CIVIL LIBERTIES COMMITTEE (CILIC) REPORT ON MALAWI 2004 GENERAL ELECTIONS

Preamble

CILIC is one of the accredited NGO by the Electoral Commission to implemented Civic and Voter Education during the preparation of the 2004 General Elections.This included the monitoring and observation of elections. CILIC involvement in Malawi Elections started in 1994 and 1999 where it was mandated to carry Civic and Voter Education.

In monitoring the 2004 Elections CILIC deployed a total of 189 monitors in the following districts of operations:Rumphi, Mzuzu, Nkhatabay, Nkhotakota, Dowa, Ntchisi, Kasungu, Balaka, Mulanje, Nsanje, Blantyre and Machinga. Monitors wee places in every traditional Authority areas in these districts.To consolidate its efforts, 22 lawyers were trained and deployed as Domestic Observers.2 lawyers were therefore allocated to observe the elections in each districts above.Two officials were also assigned to observe the electoral process at COMESA tally center.

Summary Report of Findings

The following are being raised as areas of concern:

1.Conduct of Electoral Officials

At the tally center, the Chief Elections Officer has been sending back results that were submitted by Returning Officers.The question is now safe were the documents that were sent back to be signed by the returning officer alone in absence of monitors.Were the monitors still at the centers to witness the signing? Suppose documents were switched or changed, who were the monitors in this process?

2.MBC Coverage

The coverage of Electoral process by the public broadcaster hasnít been fair in its unofficial announcement of the electoral results in a situation where the commission has been failing to obtain the same results.

The use of this public media has been unfair throughout the electoral process.

3. Inauguration Ceremony

The arrangements to hold inauguration ceremony tomorrow is a situation where official results have not been announced to the public is seen as a ploy to blind the Malawians.One wonders why have heads of state been invited when the Malawi population has not been told the way forward on who is their next president.

4. Reconciliation of Results

Results of the polling could not tally in some centers. At Chisoti, then people who voted could not tally with the votes that were counted.There were more ballot papers compared to what were issued in the process.

In some centers like Namainje Primary School there were 4,000 ballot papers against 3,007 registered voters.

5. Delay in Announcement of Results

The electoral commission has been able to receive results from some distant places while it has lacked capacity to obtain results from nearby places for example Blantyre, raises more question and answers on the credibility of the official results.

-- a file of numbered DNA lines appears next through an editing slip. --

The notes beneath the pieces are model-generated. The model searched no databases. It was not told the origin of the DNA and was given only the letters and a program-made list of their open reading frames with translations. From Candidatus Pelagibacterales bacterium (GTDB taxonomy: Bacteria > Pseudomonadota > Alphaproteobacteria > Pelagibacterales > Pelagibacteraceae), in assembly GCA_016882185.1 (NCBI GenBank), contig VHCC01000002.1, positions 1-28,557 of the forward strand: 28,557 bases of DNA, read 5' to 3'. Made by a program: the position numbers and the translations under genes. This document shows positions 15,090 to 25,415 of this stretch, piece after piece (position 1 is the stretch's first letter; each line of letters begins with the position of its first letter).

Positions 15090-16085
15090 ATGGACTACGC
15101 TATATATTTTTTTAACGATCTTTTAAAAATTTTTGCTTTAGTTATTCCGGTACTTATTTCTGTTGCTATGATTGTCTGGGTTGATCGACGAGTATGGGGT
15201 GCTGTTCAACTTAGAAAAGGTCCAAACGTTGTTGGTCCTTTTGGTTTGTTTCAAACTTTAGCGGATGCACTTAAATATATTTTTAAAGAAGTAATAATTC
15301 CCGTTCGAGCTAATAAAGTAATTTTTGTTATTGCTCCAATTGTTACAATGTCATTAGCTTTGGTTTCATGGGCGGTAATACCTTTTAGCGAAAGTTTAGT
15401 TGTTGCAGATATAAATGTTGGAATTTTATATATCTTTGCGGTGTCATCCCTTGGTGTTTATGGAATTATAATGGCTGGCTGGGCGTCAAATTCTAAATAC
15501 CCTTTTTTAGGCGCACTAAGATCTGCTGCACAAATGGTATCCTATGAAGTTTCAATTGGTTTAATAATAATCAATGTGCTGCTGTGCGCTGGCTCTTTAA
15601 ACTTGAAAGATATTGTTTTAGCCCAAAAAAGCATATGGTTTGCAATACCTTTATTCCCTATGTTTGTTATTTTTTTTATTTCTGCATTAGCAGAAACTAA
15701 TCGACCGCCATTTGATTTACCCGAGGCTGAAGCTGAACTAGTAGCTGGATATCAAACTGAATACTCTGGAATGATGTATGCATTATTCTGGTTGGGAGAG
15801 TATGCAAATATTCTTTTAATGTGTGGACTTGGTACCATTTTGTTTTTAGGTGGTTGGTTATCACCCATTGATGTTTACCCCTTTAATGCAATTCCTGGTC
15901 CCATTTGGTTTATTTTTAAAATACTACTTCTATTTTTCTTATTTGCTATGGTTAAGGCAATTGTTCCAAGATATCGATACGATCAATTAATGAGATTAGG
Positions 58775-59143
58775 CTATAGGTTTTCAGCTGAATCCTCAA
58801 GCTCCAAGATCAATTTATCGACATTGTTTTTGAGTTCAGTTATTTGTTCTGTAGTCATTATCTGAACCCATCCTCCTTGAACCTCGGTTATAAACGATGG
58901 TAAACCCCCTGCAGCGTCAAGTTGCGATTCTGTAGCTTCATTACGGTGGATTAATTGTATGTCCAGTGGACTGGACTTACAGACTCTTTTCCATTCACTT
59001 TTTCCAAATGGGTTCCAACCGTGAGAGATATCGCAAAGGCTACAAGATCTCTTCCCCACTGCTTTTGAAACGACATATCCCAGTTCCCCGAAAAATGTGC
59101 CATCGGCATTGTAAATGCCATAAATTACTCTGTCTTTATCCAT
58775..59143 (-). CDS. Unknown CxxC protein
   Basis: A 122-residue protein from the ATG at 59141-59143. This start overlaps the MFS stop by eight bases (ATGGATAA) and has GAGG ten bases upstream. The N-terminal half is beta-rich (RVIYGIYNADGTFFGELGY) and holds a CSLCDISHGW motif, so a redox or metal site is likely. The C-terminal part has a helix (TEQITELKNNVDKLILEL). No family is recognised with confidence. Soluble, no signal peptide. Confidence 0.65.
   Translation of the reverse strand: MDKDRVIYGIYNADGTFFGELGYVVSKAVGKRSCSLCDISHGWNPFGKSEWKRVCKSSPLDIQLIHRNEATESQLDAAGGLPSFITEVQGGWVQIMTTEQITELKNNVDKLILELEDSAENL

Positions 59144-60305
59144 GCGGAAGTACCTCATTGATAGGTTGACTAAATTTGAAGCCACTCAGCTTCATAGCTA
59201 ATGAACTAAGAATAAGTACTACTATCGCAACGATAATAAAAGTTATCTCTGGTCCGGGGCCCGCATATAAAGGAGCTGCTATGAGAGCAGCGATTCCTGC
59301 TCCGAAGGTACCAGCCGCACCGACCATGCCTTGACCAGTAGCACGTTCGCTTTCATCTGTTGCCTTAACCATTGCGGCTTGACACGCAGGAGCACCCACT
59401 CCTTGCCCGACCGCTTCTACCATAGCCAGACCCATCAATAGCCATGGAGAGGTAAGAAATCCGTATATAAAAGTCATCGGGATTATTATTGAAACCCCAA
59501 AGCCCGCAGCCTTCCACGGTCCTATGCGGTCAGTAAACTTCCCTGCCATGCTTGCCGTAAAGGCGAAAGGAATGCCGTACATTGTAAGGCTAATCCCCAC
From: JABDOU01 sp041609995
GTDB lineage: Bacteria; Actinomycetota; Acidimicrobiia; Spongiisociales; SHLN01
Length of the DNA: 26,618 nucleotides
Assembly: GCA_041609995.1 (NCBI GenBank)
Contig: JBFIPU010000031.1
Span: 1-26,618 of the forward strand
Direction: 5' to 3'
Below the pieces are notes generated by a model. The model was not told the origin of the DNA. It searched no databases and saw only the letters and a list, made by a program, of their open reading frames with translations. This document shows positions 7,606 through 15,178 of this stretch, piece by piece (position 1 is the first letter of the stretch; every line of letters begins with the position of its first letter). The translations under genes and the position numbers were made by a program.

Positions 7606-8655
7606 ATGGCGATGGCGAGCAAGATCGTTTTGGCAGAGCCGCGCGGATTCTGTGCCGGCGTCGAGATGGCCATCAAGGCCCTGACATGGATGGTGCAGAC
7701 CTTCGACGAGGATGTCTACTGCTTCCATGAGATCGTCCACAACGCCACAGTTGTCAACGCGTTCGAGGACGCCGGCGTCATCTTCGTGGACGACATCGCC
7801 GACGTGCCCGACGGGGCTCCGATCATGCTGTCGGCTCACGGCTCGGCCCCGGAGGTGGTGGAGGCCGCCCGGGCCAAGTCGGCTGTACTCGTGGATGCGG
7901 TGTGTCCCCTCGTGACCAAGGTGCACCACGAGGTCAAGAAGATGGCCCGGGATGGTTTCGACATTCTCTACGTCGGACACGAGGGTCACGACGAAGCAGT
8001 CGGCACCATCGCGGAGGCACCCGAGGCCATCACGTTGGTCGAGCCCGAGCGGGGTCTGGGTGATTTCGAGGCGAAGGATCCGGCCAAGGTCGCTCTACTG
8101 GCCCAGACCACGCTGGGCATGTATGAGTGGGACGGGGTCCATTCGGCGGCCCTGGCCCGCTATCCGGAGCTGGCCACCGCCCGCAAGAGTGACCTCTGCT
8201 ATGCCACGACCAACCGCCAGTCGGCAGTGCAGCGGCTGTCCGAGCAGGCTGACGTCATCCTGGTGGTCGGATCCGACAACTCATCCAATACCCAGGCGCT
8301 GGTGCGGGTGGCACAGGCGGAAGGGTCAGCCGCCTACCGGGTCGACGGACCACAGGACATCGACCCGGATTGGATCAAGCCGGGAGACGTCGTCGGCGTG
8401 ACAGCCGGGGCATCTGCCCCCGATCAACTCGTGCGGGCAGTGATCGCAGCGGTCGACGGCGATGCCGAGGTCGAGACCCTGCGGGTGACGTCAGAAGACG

6. Violence

There was violence in some parts of the country for example Nkhotakota, a vehicle belonging to an independent candidate was smashed by thugs ate the boma. In another incident a Republican party office has been looted in Blantyre where important documents have been destroyed.

7. Misleading of Voters

It was observed in Balaka and Kasunguthat some electoral officials were leading the voters especially old people on who to vote for.In Kusungu, a security personnel took upon himself to guide the electorate instead of the electoral personnel.

Some electoral officials allowed people whose names were not present in the voters roll to cast their votes for instance, in Nkhotakota, Kasitu center 413 people were allowed to vote without registration certificates and their names not being available in the voters records.Some of these people claimed to have been registered in the Southern Region.

8. Declaring the Winner

It has been noted with regret that the Mgwirizano Coalition candidate Gwanda Chakwamba has declared himself a winner.This is against the Electoral Law, which only empowers Electoral Commission as the only rightful body to announce the winner.

9. Freedom to Campaign

Independent parliamentary candidates and opposition party parliamentary candidates were not allowed to freely hold meetings and campaign.This was mote serious in places like Machinga.

10. Campaign with polling centers during day

UDF and NDA were allowed to campaign within a radius of 100m from polling centers like Kasitu Polling Centre in Nkhotakota.The Electoral Commission Officials could do nothing about it.

11. Security of the Polling material and polling staff

The security of the polling material and the polling staff was questionable.For instance, a security policeman at a catholic Institute in Blantyre was too drunk to keep such security and one of the polling boxes was missing.They were 12 stations instead of the original 13 stations.

12. Misplacement of symbols for parliamentary candidates

An independent parliamentary candidate in Mulanje had his symbol placed on a different candidate on ballot papers.

13. Use of Pencils in Voting

There were pencils placed in polling booths for voting instead of pens, a thing that raised a lot of questions.

14. Ballot papers with 6 presidential candidates instead of 5

All ballot papers had Dr Heatherweek Ntaba as presidential candidate when he had initially pulled out of the race, worse still the elections staff was not explaining to the voters about the change.

15. Less ballot papers

Some centers like Fele Primary School and Machinga primary school in Machinga had less ballot papers than the registered voters.

CILIC REPORT ON MALAWI 2004 ELECTIONS